Managing overwhelming debt is a more common problem than most people think. Unfortunately, people coping with large amounts of debt are often unaware of all of the options they have or, worse, think of all debt solutions (from debt settlement to debt management to bankruptcy to debt consolidation) as more or less the same thing. They’re not. Debt consolidation is a completely different approach to debt than all other methods. Debt consolidation is not right for everyone and not everyone can qualify for it. But for the right people in the right situations, debt consolidation can be by far the best method of getting out from under large amounts of debt … without hurting your credit!
Unlike bankruptcy, you do not need to get a judge involved and file legal paperwork to consolidate debt. Unlike debt Debt Consolidation Texas management, you do not need a counselor or agent to act on your behalf. And unlike most plans of debt relief, debt consolidation done correctly will not hurt your credit score or your financial reputation.
Of course, debt consolidation is not for everyone. Financial woes have a way of being unique, and every single person or family facing mounting debts has a lot of special factors that come into play. Financial plans designed to help people cope with debt can never be considered as one-size-fits-all.
Besides that, not everyone (even those who want and need it) can qualify for debt consolidation.
Quite simply, debt consolidation is a way of rolling many debts together, taking out another loan to pay them off, and then managing the consolidated debt. In other words, you take out a big loan, use it to pay off all of your credit cards and other debts, and then pay off the big loan.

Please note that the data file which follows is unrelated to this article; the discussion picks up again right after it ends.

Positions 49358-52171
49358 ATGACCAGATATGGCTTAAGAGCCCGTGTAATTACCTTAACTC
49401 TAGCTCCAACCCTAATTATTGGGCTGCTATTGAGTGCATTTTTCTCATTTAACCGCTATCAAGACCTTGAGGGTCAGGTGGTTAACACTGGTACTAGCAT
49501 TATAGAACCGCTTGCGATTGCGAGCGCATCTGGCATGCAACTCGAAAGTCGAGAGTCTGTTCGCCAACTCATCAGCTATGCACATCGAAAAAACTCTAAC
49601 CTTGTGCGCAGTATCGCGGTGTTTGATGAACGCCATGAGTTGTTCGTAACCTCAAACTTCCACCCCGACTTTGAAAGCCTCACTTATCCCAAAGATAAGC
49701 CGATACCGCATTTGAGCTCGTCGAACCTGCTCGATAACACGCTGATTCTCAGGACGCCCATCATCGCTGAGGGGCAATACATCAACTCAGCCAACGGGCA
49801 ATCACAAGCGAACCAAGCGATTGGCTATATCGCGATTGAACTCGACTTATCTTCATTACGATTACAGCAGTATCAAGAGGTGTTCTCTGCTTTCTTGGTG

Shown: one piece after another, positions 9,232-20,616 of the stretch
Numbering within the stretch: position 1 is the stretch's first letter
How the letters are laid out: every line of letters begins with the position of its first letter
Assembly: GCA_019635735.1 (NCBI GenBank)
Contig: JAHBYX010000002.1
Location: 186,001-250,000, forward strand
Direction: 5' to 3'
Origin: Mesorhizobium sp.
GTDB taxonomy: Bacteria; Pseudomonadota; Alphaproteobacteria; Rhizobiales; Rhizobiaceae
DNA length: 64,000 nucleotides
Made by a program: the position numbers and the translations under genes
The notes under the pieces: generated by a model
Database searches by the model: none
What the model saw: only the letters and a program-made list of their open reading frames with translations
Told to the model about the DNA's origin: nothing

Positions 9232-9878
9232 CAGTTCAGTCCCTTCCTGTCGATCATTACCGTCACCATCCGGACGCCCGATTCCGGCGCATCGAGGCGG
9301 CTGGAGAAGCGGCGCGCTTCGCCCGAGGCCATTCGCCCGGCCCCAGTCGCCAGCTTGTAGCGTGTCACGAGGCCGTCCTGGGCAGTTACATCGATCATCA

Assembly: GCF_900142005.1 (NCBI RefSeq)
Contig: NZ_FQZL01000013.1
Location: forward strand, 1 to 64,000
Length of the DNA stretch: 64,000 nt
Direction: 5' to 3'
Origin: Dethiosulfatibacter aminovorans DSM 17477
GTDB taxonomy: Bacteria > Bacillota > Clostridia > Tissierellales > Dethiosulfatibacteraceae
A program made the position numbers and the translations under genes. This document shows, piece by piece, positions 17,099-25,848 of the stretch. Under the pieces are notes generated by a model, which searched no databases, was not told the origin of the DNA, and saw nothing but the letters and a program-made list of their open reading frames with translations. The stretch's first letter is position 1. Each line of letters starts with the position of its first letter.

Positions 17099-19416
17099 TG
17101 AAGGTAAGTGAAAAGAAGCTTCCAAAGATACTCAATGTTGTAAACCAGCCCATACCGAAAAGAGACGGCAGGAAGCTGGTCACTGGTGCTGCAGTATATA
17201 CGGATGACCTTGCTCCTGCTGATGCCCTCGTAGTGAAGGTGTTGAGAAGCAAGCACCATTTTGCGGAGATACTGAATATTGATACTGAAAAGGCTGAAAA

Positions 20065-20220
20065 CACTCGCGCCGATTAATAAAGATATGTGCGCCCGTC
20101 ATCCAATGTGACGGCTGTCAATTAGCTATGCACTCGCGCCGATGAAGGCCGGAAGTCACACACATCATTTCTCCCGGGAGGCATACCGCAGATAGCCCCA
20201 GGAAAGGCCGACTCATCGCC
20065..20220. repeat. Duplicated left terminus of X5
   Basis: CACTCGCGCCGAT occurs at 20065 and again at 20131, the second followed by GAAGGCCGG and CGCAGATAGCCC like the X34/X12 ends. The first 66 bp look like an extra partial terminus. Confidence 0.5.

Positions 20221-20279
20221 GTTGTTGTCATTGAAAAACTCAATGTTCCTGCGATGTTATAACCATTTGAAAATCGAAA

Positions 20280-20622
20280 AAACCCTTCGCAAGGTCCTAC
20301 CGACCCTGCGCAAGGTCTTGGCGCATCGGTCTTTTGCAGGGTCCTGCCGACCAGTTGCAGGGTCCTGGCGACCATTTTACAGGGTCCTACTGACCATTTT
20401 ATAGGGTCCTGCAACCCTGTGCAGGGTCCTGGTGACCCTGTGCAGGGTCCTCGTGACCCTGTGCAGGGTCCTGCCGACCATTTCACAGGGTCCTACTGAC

This sounds counter-intuitive. For the person already saddled with debt, the thought of adding another debt is probably terrifying! And how can adding one more colossal debt to the mixture help you?
The answer is not that you are simply getting another loan, it’s really a way of re-organizing or re-structuring your debts. For example, let’s say you have seven credit cards. You’re maxed out on three and you owe differing amounts on the other four. Altogether, you owe $82,000 on credit cards. Now let’s say that there is $22,000 in car notes and another $4,000 on a revolving plan from a furniture store and the total debt adds up to $104,000. That may sound high to some people, but it is really not all that unusual!
Now look at the interest rates on those loans. This can take some detective work, but that information should be available on your monthly statements. If it is not or you can’t find it (or figure out what they’re talking about), call the toll-free customer service number most such companies have and discuss the loan with them. You want to know the interest rate, which is the percentage of the total loan the company charges you for the privilege of borrowing its money.